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Shver Zu Zein Ein Yid (It’s Hard to be A Jew)

Wednesday, 14 December 2011

Everything here is different.

Or, at least, it seems that way. At times. To all five of us.

December is proving to be particularly difficult for Poppyseed. It wasn’t that Christmas was ignored back in California. In fact, it certainly seems as though it was everywhere. If only we had known…

When I was a congregational rabbi, parents would often ask me what to do about the overwhelming number of Christmas songs in the annual “Holiday” concert. Or wonder if I was going into my kids’ classrooms to teach about Chanukah. I had my own beliefs about how to handle the “December Dilemma” as a Jewish family and felt secure with our choices.

But Poppyseed is right; things are different here. There is Christmas music playing in the lobby of Poppyseed’s elementary school. And on the daily morning announcement.? And in the classrooms. Christmas trees are all over the school. Yeah, we had them in high school. But Poppyseed is only in the third grade.

Now Poppyseed wants me to ask the teacher if there can be a menorah put next to the tree. And I so desperately want to say, “no.” No, we cannot ask for a menorah to be placed in the room because religious symbols do not belong in the public schools. And just because the United States Supreme Court has determined that neither the tree nor the menorah are religious objects when placed in a predominently secular setting, doesn’t mean that they aren’t religious. No, we cannot try and create parity where there is none just because we are feeling as though everyone was invited to THE party…except for us. No, because our Festival of Lights commemorates the belief that we are different and have been willing to sacrifice our lives to protect our right to be different.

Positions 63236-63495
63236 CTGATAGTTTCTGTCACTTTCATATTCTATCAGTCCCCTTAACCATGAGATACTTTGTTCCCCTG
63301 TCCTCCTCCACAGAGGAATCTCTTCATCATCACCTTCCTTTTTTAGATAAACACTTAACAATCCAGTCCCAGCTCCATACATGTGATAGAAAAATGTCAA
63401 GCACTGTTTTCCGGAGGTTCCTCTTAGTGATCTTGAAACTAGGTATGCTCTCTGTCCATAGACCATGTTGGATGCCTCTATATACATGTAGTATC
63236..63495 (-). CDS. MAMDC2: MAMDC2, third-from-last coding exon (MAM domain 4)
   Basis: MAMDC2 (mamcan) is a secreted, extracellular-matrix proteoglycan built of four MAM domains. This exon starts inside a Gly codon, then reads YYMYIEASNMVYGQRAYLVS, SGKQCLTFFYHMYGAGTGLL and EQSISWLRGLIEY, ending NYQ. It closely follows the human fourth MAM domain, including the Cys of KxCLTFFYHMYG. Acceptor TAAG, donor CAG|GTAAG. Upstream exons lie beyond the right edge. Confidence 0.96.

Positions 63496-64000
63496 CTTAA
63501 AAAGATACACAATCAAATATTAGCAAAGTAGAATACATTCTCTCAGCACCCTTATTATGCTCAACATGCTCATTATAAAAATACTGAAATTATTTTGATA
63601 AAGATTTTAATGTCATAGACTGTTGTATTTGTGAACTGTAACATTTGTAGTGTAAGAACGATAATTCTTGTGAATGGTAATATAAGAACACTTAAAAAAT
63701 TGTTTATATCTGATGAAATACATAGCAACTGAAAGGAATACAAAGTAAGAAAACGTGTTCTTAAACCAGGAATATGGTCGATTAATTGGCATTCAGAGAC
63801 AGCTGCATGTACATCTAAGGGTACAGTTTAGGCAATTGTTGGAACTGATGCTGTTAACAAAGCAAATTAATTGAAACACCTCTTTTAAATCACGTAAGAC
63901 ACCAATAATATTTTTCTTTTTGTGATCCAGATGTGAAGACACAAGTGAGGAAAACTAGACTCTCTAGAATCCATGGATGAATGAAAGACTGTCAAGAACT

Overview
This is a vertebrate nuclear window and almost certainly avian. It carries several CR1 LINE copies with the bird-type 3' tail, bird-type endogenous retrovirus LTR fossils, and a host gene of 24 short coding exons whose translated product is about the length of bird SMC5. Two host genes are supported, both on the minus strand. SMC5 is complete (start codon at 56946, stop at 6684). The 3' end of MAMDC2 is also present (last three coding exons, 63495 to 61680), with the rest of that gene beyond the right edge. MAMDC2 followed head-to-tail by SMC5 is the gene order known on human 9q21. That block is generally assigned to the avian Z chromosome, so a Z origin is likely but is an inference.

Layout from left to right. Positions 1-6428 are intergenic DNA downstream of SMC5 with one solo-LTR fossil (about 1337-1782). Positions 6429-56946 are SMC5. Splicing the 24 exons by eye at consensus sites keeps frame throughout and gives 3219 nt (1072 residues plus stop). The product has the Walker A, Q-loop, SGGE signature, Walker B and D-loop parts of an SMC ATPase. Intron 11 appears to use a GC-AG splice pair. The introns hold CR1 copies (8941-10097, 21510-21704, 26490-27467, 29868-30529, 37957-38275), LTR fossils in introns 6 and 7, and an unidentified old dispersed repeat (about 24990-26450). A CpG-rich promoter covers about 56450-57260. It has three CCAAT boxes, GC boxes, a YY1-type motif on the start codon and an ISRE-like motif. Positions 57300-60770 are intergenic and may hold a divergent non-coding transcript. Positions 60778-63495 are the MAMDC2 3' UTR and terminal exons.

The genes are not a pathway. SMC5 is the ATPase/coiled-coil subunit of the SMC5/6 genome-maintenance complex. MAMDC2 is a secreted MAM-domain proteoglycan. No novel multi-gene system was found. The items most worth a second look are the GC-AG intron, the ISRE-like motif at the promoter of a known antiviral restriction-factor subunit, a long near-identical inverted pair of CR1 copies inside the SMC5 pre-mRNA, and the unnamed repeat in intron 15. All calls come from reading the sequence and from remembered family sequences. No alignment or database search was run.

And then I look in her tear-filled eyes. The pressure of being one of the few Jews in a new school, in a new town, and without a spiritual home is weighing her down. She didn’t ask to be removed from the warmth of our former community. Or to be brought to what must feel to her like galut.

What happens to my principles if I am willing to push them aside, albeit reluctantly, for the sake of my child? Not to save her life, but to make her feel more comfortable? What am I teaching her by standing my ground?

12 Comments leave one →
  1. Wednesday, 14 December 2011 4:28 pm

    “What am I teaching her by standing my ground?”
    Perhaps you’re teaching her that sometimes one needs to stand one’s ground.

  2. Wednesday, 14 December 2011 5:16 pm

    It’s interesting that her debate is not about “standing her ground” as a Jew – that is given – but standing her ground with her democratic principles.

  3. Debra permalink
    Wednesday, 14 December 2011 6:57 pm

    It doesn’t have to be about standing your ground vs. giving up your principles, does it? What about a third option? What about considering a different way of living in the courage of your convictions? Not because there’s anything wrong with how you have done it thus far, but because there may be more than one right answer? (Hello? Two Jews, three opinions? :))

    I was delighted to teach about Hanukkah in my child’s school last week (incidentally, not in her class, but for the first grade, where they are studying celebrations–personal, national, religious–of all stripes). We did not celebrate Hanukkah in the classroom; we learned about it, including the idea that Hanukkah is completely different from Christmas, is rooted in both historical and legendary events that Jews consider as miracles, and is a relatively minor holiday in the Jewish calendar.

    Given the ridiculous ruling of the Supreme Court of the United States, why not bring in the Hanukkiah, and then take that as an opportunity to teach *about* Hanukkah? Because if Christmas-celebrating children don’t gain knowledge and understanding of religions, cultures, and practices other than their own in school, where will they learn about them?

    I know this opens up the possibility of Santa Claus coming to school to teach about where he comes from and why we see him everywhere at this time of year, but frankly, I’d rather see that than what we have: most of our society simply accepting the omnipresence of Santa Claus, Christmas trees, and stars of Bethlehem as a secular, seasonal norm. (Incidentally, I was in my child’s classroom this morning to monitor a visit from Santa Claus, and I’d have much preferred an explanation of the story of Santa Claus, without judgment either way about whether Santa Claus is “real,” than what we had, which was a rather pathetic reading by SC of “The Night Before Christmas.” Nothing more nor less.)